Bloomfield quickly recruited his friend Barry Goldberg -- a songwriter and keyboard player who played with everyone from Bob Dylan to Mitch Ryder and the Detroit Wheels to Leonard Cohen to the Ramones.  

Bassist Harvey Brooks, another one of Dylan's band members who eventually became one of busiest studio musicians in the United States, also agreed to join.  Brooks recommended that Bloomfield recruit Wilson Pickett's 19-year-old drummer, Buddy Miles, who later formed his own band and also played with Jimi Hendrix.  

When Mitch Ryder turned down an invitation to be the group's lead singer, Bloomfield called his old  friend, Nick Gravenites (who became the lead vocalist for Big Brother and the Holding Company after Janis Joplin's departure).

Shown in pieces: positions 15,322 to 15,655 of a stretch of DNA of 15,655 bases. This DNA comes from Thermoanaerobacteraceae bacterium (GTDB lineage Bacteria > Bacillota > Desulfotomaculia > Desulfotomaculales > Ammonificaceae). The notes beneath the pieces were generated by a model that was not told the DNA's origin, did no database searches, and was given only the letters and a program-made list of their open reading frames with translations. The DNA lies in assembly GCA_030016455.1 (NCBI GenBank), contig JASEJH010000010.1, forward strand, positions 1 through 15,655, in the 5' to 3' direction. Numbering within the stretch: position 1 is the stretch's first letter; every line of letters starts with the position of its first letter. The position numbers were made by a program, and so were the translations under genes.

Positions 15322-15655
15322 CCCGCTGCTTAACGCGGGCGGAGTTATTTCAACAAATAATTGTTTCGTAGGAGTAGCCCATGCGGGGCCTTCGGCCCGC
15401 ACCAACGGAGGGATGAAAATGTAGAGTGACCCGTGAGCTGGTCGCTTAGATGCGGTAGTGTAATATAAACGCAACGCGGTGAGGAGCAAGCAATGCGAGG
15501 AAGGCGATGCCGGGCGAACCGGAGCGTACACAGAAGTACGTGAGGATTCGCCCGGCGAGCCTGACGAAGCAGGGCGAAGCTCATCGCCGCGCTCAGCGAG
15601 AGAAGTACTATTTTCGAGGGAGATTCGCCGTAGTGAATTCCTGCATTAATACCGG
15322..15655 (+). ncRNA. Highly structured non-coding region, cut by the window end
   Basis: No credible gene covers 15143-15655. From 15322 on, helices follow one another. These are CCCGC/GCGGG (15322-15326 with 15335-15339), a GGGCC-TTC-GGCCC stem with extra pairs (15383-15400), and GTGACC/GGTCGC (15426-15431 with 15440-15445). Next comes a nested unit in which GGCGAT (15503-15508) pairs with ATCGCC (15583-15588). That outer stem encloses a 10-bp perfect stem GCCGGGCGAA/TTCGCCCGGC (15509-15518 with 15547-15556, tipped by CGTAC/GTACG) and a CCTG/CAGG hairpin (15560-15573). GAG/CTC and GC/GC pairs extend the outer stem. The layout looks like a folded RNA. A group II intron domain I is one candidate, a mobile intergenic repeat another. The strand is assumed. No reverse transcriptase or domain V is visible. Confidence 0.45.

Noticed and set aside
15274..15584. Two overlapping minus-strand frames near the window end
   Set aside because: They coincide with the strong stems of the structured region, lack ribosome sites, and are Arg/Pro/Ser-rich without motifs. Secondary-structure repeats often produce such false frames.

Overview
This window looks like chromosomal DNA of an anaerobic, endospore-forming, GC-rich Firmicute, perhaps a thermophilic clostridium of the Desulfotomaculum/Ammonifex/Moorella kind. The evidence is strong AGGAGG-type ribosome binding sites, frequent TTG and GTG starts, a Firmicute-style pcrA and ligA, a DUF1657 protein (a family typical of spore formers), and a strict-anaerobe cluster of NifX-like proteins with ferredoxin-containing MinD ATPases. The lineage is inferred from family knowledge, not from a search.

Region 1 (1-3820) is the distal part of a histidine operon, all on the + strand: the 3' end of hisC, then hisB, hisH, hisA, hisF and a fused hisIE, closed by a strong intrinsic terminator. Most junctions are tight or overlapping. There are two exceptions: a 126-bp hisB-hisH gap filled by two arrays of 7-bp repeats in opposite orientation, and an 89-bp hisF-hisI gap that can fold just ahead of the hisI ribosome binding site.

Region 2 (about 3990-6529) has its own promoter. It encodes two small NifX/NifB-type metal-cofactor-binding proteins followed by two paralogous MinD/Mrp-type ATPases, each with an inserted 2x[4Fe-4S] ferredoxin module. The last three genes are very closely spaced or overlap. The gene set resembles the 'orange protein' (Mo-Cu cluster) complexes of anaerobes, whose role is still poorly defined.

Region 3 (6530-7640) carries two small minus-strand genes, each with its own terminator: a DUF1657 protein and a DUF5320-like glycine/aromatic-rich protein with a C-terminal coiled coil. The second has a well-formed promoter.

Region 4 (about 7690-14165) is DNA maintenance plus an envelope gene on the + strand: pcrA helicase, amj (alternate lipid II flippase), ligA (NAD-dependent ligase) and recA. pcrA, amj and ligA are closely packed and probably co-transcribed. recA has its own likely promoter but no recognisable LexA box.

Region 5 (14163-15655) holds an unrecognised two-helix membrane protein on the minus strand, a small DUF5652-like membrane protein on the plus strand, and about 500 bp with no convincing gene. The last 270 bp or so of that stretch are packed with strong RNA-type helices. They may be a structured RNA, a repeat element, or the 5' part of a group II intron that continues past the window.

The Electric Flag headlined
this classic Fillmore show
With the addition of a trumpeter, a couple of sax players, and an auxiliary keyboard player, the band was ready to get down to business.  Bloomfield's wife and Gravenites found a house for the band in Mill Valley just a few miles north of the Golden Gate Bridge, near Mount Tamalpais and the Muir Woods, and the boys got to work.

Shortly thereafter, Peter Fonda unexpectedly asked Bloomfield to do the soundtrack for The Trip, which put a halt to their rehearsing the music that would eventually appear on A Long Time Comin'.  An appearance at the Monterey Pop Festival was another distraction -- the band (which then called itself The American Music Band) had to hurry to prepare a mere four-song set for the live appearance.

The audience loved them, but Bloomfield knew that his band's performance had been overshadowed by Jimi Hendrix and Otis Redding, and the footage of the Electric Flag ended up on the cutting-room floor when D. A Pennebaker edited his famous documentary about Monterey Pop.